2. Diesel Power Plants:
Such power plants are by far the largest number of captive power plants. These are also used as peak load and standby plants. They have the capacities of 1 to 10 MW (sometimes up to 30 MW).
They are more popular in the states of AP, Haryana, and Karnataka. MP, Tamil Nadu. Some typical diesel engine captive power plants are – IOC (Panipat in Haryana)—75 MW; Rajshree Cement (Gulbarga in Karnataka)—42 MW; TISCO (Jamshedpur in Bihar)—30 MW, India Cement (Cuddapah in AP)—30 MW; Rayalseema Alkalies (Kurnool in AP)—35 MW; Hindustan Zinc Limited, HZL (in Visakhapatnam in AP)—10 MW.
3. Gas Turbine Power Plants:
Such captive power plants are popular with medium scale and large industries. Some industries, like, petrochemicals have easy access to gas and liquid fuels and, therefore, prefer captive plants using gas turbines. Also useful in combined power plants. Some typical gas-based captive power plants are – IOC (Jawaharnagar in Gujarat)—95 MW; Maruti Udyog (Gurgaon in Haryana)—60 MW; ONGC (Hazira in Gujarat)-—59 MW; Reliance Industries (Narodan in Gujarat)—47.5 MW; ONGC (Gandhar in Gujarat)—31 MW; Essar Steels (Hazira in Gujarat)—30 MW; Nagarjuna Fertilizers (Kakinda in AP)—18 MW.
4. Co-Generation Plants:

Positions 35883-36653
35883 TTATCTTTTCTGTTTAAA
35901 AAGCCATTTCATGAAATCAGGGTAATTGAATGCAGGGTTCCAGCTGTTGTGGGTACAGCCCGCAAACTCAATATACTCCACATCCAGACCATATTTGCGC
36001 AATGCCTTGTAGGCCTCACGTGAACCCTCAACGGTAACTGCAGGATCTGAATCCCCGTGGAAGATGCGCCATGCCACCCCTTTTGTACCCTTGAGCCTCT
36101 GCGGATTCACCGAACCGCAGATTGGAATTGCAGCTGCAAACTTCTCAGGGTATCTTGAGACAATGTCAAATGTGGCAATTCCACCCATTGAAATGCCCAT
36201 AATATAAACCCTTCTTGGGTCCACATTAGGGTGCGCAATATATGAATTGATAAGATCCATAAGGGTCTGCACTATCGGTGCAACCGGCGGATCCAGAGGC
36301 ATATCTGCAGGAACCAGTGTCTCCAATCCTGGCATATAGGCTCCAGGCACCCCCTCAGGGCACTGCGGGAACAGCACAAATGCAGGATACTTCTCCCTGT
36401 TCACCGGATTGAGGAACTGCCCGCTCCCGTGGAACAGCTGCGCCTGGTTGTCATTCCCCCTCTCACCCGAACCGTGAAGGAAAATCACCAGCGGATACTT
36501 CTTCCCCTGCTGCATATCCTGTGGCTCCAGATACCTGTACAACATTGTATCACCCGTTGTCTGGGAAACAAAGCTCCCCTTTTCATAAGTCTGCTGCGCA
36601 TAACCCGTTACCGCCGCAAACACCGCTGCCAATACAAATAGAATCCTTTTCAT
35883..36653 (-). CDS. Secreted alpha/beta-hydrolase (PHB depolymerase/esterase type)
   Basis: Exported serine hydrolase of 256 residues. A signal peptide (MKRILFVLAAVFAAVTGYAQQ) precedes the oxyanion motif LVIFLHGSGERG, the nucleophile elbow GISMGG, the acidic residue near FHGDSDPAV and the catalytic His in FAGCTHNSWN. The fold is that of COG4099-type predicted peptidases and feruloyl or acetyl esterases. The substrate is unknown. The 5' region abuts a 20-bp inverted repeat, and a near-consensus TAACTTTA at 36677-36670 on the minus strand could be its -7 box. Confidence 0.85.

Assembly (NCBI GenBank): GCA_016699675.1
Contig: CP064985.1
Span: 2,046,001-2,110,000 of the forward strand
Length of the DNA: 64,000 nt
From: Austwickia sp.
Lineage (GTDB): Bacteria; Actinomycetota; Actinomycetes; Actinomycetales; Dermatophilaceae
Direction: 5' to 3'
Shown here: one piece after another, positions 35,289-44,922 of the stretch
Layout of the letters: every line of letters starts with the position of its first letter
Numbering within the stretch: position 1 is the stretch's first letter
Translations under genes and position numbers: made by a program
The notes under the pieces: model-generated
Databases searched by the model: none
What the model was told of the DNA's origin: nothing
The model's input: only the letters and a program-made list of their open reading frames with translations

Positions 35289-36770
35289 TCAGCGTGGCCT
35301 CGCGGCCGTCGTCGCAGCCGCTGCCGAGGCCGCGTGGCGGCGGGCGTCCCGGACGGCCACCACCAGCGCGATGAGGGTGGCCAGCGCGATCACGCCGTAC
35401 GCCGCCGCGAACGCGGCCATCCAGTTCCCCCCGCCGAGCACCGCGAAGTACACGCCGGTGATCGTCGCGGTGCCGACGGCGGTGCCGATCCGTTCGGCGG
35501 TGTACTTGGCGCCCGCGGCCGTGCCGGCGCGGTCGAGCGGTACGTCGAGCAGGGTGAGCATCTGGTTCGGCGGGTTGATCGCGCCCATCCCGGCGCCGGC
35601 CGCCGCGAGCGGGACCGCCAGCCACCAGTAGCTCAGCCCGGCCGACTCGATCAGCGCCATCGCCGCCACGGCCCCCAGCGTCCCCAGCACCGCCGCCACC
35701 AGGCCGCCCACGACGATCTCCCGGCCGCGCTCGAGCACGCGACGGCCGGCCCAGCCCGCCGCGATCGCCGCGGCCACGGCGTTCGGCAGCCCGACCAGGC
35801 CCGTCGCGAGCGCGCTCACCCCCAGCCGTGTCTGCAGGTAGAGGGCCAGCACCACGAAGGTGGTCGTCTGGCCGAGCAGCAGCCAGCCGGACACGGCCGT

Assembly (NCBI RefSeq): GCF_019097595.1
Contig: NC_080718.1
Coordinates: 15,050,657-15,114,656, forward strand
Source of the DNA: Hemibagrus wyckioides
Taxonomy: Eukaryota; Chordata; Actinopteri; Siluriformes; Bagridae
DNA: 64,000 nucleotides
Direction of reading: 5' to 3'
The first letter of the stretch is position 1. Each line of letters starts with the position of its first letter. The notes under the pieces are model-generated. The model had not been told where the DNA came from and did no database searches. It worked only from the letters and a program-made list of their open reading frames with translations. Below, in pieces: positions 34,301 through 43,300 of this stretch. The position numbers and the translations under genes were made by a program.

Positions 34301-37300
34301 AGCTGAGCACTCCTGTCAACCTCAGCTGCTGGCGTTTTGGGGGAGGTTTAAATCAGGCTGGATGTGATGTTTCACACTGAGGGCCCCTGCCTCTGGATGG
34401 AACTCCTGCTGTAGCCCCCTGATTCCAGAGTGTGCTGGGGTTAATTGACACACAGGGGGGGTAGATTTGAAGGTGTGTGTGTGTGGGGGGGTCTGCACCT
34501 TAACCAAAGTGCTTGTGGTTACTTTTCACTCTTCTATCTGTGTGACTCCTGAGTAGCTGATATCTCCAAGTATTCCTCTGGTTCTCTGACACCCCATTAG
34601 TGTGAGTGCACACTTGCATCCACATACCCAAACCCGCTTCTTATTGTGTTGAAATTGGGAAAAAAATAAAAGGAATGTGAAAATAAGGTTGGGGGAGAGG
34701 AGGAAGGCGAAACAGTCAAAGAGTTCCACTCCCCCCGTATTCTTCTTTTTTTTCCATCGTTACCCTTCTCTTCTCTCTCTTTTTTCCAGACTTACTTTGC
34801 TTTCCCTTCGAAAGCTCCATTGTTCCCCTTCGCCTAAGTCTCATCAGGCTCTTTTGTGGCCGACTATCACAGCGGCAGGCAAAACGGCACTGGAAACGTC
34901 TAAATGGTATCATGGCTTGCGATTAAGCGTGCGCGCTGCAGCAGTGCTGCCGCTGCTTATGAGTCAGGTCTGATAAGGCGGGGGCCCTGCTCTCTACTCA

Co-generation produces two or more types of useful energy e.g., electrical energy and steam. Though the initial cost of a cogeneration plant is more than that of an electric power plant, but such plant has very high efficiency and leads to overall economy and conservation of fuel. A cogeneration plant may be steam- gas turbine plant with waste heat boiler, combined cycle cogeneration plant, biomass fuel plant, diesel engine plant etc. Cogeneration plants produce lesser pollution than other plants.
Many state government and other organisations provide incentive for installation of cogeneration plants. Arvind Mills (Ahmedabad) has a combined cycle cogeneration captive power plant. It has two 27 MW gas turbines. TASL (Tamil Nadu) has a 28 MW cogeneration captive power plant. It can be operated on bagasse as well lignite.
5. Mini Hydroelectric Plant:
Mini Hydroelectric Plant can be a very attractive option for industries located near a site suitable for such a plant. A 12 MW mini hydro plant in Kerala and a 10 MW mini hydro plant in Karnataka are typical hydro captive power plants.
6. Captive Power Plants for Rural India:
It is well known that the economy of India is an agriculture-based. About 70 per cent of GDP comes from agricultural sector. So, this sector needs special attention for the economic growth of the country. For this, the energy requirements of this sector must be met on priority basis.
However, a major portion of power generated is being consumed by the urban and industrial consumers, and there is a perennial shortage of power in the agriculture sector. This problem, however, can be overcome by installing small rural based captive power plants, where the energy source will be biomass, in the form of agri-residues. Such small captive power plants can meet the power needs of 25 to 40 nearby villages. This will solve the dual problem of disposal of agro-residues and shortage of power in rural area.
Agri-waste, the cause of smoky clouds, can enlighten the gloomy rural area.
Based on the fuel type used for captive power generation about 45% of power generated is from steam, 40% from diesel and 15% from Gas/Naphtha.
Captive contribution by various industry types is as follows: